A new piece of public art is now on display along the cultural connector.
Last Monday, July 30, the Resort Municipality of Whistler (RMOW) unveiled a sculpture called Thunderbird, created by the Squamish nation artist Sinámkin—Jody Broomfield.
"The Resort Municipality of Whistler is honoured to add this unique piece to our growing public art collection and to continue to build out the Cultural Connector journey," says Whistler Mayor Nancy Wilhelm-Morden, in a release. "This newest edition complements other pieces like Susan Point's A Timeless Circle beside Maury Young Arts Centre and Xwalacktun's He-yay meymuy (Big Flood) at the entrance to the Audain Art Museum."
Thunderbird, which is made of aluminum and sits on a three-metre cylinder, pays homage to the Squamish Nation's legend of Black Tusk Mountain. A selection committee chose Broomfield's piece after a call out to local First Nations' artists for ideas to fill the space near the Squamish Lil'wat Cultural Centre (SLCC).
The new sculpture joins the cultural connector pathway, which links Whistler's cultural institutions, including the Audain Art Museum, SLCC, Maury Young Arts Centre, Whistler Museum, Whistler Public Library and Lost Lake PassivHaus.
Virtual museum exhibit launches
A new virtual exhibit examining the history of the Coast Mountain's Gothic Arch Huts is now live for visitors to explore.
Over the last year, the Whistler Museum and Archives Society—with support from the Virtual Museum of Canada—has been working on putting together the online exhibit, called Coast Mountain Gothic. The exhibit looks at the role the modest structures have played in exploring our local mountains over the last five decades.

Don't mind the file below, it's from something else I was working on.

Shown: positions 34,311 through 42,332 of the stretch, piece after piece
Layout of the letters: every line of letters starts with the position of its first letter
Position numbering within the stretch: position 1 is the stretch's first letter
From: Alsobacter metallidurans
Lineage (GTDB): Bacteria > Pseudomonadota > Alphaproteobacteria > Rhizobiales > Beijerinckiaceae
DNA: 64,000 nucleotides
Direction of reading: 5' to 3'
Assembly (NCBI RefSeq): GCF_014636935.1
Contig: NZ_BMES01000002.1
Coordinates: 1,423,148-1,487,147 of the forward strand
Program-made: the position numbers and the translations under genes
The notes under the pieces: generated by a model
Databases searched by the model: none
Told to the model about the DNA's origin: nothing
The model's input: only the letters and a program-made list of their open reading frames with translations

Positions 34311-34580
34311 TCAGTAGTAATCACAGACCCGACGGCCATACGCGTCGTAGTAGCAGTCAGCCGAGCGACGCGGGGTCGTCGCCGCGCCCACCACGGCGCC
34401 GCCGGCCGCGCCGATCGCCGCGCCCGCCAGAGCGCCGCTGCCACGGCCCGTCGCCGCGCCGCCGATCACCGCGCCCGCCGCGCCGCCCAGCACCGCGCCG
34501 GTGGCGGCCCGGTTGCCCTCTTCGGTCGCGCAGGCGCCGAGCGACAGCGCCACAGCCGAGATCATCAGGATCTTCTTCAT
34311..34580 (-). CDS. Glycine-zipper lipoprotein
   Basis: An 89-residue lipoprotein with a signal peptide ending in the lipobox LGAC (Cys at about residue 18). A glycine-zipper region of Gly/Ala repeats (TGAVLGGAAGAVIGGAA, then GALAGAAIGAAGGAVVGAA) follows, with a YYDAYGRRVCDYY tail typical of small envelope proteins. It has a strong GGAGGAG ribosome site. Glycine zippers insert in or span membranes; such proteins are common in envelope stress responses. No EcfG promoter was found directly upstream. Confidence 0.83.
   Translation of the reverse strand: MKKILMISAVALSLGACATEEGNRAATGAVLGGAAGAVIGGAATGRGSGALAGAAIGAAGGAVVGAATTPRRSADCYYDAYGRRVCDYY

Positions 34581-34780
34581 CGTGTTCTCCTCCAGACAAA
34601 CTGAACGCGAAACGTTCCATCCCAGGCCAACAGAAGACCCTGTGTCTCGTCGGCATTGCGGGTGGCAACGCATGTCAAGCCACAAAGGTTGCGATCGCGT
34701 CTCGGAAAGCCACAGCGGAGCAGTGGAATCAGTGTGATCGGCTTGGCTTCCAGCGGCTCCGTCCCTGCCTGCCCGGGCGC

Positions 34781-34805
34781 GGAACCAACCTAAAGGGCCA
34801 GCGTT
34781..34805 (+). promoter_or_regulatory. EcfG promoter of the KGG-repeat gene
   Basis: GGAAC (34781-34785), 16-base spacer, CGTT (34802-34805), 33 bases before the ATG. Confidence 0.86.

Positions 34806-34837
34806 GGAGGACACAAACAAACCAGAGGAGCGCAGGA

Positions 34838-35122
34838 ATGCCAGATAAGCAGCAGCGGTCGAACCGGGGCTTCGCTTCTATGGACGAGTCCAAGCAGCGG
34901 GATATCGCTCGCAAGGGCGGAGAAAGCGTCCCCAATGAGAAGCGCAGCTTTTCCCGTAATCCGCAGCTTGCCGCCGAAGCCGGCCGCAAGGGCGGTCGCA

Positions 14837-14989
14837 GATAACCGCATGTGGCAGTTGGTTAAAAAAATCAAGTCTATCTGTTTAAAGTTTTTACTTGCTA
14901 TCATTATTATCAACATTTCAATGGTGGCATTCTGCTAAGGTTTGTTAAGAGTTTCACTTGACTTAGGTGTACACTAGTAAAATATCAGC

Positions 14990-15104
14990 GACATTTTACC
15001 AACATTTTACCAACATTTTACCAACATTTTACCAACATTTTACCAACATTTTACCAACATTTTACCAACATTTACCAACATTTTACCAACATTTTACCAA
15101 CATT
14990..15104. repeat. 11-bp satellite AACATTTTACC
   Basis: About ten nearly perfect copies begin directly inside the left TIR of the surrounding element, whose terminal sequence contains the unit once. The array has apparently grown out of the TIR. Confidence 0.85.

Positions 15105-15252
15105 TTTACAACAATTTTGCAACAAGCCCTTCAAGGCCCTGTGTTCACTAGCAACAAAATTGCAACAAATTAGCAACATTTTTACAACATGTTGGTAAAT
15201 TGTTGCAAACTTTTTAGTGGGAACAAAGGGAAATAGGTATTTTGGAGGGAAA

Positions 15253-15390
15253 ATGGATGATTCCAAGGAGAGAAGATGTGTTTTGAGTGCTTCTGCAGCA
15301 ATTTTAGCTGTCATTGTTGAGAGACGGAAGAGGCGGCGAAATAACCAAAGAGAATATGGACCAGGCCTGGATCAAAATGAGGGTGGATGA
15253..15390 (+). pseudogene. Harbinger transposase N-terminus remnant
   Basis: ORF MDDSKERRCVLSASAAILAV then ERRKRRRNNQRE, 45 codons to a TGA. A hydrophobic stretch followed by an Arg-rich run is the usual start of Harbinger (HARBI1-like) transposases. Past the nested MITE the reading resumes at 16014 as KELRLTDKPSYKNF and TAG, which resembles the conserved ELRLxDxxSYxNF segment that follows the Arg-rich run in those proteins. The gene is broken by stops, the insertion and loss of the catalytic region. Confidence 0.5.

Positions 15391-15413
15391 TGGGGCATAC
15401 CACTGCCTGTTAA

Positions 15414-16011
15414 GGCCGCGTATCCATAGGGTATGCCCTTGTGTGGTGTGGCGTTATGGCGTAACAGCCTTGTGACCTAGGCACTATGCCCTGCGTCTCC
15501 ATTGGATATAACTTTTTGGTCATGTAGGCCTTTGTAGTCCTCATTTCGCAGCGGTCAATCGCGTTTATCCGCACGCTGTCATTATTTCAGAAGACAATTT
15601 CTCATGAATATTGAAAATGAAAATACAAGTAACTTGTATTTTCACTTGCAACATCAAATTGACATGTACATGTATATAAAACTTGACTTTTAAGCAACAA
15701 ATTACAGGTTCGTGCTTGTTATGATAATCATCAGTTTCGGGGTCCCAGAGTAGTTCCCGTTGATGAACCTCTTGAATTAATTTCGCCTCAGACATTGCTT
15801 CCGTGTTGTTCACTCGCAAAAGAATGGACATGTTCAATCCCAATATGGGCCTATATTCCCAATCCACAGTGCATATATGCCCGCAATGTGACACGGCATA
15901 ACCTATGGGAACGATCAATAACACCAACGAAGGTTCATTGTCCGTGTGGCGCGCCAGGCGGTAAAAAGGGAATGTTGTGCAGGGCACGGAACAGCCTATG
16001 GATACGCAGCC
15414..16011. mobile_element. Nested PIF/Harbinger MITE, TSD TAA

"Discover the stories behind the design and construction of these shelters and meet the people and organizations that brought them to life. Along the way, you'll learn how networks of hiking trails help protect the sensitive alpine environments and support outdoor educational activities."
Check it out in either French or English at www.virtualmuseum.ca.
LEGO Building Competition nears
The Whistler Museum is preparing to host its 22nd LEGO building competition on Aug. 11 from 2 until 4 p.m.
Every year, kids aged three and older gather to build the best display they can to vie for top prizes (although every participant will walk away with a goody bag).
This year, the theme for the event is "What's your favourite thing to do in Whistler?" According to the museum, that can include everything from swimming in local lakes to climbing mountains to eating your favourite food.
The cost is $10 per child with the event selling out every year. Parents can register by emailing Olivia at email@example.com or calling 604-932-2019.